Early-onset muscle disease includes three major entities that present generally at or before birth: congenital myopathies, congenital muscular dystrophies and congenital myasthenic syndromes. Almost exclusively there is weakness and hypotonia, although cases manifesting hypertonia are increasingly being recognised. These diseases display a wide phenotypic and genetic heterogeneity, with the uptake of next generation sequencing resulting in an unparalleled extension of the phenotype-genotype correlations and "diagnosis by sequencing" due to unbiased sequencing. Perhaps now more than ever, detailed clinical evaluations are necessary to guide the genetic diagnosis; with arrival at a molecular diagnosis frequently occurring following dialogue between the molecular geneticist, the referring clinician and the pathologist. There is an ever-increasing blurring of the boundaries between the congenital myopathies, dystrophies and myasthenic syndromes. In addition, many novel disease genes have been described and new insights have been gained into skeletal muscle development and function. Despite the advances made, a significant percentage of patients remain without a molecular diagnosis, suggesting that there are many more human disease genes and mechanisms to identify.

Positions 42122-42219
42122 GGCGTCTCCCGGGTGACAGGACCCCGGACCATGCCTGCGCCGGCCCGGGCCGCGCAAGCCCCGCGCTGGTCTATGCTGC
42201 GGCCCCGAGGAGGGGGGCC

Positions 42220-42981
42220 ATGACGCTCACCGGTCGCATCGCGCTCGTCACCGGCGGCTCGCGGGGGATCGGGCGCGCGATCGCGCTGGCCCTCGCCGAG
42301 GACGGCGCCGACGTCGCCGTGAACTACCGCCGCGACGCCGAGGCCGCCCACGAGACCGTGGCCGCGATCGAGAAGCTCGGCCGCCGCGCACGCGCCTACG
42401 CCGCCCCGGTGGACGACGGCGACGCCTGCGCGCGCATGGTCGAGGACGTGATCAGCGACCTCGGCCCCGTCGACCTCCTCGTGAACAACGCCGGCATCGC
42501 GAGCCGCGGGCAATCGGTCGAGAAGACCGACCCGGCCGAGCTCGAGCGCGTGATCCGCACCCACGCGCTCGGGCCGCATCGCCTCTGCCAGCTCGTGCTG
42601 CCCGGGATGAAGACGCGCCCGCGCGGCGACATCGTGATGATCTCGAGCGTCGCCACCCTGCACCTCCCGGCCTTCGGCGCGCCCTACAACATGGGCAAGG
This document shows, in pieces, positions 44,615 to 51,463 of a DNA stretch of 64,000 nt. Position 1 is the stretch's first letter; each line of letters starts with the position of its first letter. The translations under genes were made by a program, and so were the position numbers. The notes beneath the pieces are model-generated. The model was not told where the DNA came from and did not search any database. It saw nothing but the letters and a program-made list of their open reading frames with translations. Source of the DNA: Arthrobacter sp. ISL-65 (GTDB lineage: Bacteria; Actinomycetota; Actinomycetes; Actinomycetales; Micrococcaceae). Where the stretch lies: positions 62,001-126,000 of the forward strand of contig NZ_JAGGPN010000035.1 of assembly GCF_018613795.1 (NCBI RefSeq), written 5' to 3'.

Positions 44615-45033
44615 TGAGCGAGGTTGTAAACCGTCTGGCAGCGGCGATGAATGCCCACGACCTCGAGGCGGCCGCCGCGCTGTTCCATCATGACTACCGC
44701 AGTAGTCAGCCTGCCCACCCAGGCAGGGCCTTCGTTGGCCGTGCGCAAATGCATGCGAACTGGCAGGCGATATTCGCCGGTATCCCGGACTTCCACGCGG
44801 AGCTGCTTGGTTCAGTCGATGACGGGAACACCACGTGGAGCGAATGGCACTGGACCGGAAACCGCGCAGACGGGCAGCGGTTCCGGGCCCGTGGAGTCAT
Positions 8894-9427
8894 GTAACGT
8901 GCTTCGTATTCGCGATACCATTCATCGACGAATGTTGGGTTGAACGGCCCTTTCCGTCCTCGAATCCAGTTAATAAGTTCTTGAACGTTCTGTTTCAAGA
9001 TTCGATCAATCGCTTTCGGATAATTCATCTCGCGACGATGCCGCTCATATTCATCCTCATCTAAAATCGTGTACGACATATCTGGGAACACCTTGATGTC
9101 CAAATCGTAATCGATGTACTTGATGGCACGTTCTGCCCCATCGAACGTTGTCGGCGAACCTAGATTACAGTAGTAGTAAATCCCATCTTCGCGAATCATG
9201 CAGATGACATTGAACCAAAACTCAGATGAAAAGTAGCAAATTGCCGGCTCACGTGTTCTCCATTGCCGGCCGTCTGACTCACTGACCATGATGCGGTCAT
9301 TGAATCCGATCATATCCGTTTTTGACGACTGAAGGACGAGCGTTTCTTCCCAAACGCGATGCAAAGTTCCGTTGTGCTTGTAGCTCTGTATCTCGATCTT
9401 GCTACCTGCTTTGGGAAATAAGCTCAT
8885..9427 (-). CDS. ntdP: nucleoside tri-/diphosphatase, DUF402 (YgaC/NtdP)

It is now technically- and clinically-feasible to perform next generation sequencing for severe diseases on a population-widescale, such that preconception-carrier screening can occur. Newborn screening for selected early-onset muscle diseases is also technically and ethically-achievable, with benefits to the patient and family from early management of these diseases and should also be implemented.
The need for world-wide Reference Centres to meticulously curate polymorphisms and mutations within a particular gene is becoming increasingly apparent, particularly for interpretation of variants in the large genes which cause early-onset myopathies: NEB, RYR1 and TTN. Functional validation of candidate disease variants is crucial for accurate interpretation of next generation sequencing and appropriate genetic counseling. Many published "pathogenic" variants are too frequent in control populations and are thus likely rare polymorphisms. Mechanisms need to be put in place to systematically update the classification of variants such that accurate interpretation of variants occurs.
In this review, we highlight the recent advances made and the challenges ahead for the molecular diagnosis of early-onset muscle diseases. (C) 2016 Elsevier Ltd. All rights reserved.